If the reflected intensity is assumed to be independent of the frequency of the ultrasonic waves and ultrasonic waves having two or more frequencies are transmitted and the ultrasonic echo received with regard to the same portion of the object under measurement followed by measuring the sound pressure ratio of each frequency component of the echo, then it will be possible to eliminate the influence of the reflected intensity and derive an attenuation coefficient. The foregoing assumption holds in the case of an acoustic interface having a sufficiently wide spread in comparison with the wavelength of the ultrasonic waves, e.g. in the case of a planar reflector. In actuality, however, a scatterer approximately equivalent to or less than the wavelengths used often resides at the biological tissue. It is therefore difficult to consider that the foregoing assumption will always hold for the entirety of a biological tissue.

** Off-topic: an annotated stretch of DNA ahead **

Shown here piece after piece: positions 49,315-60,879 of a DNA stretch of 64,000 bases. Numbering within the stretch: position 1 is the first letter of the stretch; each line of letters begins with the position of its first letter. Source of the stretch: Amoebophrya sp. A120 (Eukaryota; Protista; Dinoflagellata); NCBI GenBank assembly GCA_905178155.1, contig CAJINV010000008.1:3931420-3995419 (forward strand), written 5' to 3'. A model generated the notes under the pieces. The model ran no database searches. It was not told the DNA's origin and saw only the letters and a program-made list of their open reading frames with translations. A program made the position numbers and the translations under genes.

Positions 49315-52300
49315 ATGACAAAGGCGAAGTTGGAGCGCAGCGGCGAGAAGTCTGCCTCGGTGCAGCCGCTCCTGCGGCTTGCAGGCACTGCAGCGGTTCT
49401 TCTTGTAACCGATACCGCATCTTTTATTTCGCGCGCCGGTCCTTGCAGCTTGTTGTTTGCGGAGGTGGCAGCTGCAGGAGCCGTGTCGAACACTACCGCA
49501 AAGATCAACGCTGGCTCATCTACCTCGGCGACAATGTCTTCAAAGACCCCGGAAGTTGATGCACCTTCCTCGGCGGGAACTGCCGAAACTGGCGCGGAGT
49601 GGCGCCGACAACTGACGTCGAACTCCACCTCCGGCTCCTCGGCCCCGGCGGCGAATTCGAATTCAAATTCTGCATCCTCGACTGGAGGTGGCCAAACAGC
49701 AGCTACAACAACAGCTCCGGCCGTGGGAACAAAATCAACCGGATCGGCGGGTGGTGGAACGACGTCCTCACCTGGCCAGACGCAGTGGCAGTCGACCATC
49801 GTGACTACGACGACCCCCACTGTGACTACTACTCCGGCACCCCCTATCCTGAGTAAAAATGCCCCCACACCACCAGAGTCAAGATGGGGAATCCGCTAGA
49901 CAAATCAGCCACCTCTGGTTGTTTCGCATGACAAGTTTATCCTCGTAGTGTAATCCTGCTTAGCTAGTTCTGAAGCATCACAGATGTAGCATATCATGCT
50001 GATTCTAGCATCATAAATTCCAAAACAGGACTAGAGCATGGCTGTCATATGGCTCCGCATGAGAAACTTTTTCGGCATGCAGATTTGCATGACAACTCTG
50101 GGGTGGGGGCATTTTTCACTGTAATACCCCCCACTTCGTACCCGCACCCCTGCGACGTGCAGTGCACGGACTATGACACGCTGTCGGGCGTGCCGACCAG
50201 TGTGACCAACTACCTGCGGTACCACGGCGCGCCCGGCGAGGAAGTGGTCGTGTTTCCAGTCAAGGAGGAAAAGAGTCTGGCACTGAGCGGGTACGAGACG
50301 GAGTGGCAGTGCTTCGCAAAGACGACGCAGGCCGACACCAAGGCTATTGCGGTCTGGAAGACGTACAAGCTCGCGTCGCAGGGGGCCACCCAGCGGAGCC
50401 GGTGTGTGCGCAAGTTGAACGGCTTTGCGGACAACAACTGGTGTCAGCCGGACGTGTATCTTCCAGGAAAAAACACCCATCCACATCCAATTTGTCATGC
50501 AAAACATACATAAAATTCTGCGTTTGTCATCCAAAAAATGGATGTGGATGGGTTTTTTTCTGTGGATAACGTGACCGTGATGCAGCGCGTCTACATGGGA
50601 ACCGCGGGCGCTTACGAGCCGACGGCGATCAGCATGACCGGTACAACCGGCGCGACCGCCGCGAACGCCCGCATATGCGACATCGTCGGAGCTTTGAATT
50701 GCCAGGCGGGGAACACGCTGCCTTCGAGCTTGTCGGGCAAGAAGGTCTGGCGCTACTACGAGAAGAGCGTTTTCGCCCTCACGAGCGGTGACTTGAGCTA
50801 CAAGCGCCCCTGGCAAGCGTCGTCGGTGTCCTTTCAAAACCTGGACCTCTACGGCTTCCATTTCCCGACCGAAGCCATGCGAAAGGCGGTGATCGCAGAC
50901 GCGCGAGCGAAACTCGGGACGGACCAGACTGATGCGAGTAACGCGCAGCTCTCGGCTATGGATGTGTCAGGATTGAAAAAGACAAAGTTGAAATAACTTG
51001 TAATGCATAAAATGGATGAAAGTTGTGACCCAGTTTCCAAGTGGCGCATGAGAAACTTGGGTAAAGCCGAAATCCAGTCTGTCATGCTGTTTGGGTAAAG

In addition, if it is assumed that the reflected intensity is approximately constant at a certain portion of a biological tissue, then one may consider that the echo sound pressure ratio across the front and back of this portion of the tissue is proportional to the attenuation coefficient. Further, experiments have been reported wherein an attenuation coefficient is obtained by presupposing a relation giving the frequency dependence of the reflected intensity, transmitting ultrasonic waves having three or more frequencies, receiving the ultrasonic echo with regard to the same portion of the object under measurement, and measuring the sound pressure of each frequency component of the echo, with the attenuation coefficient being obtained from the sound pressure.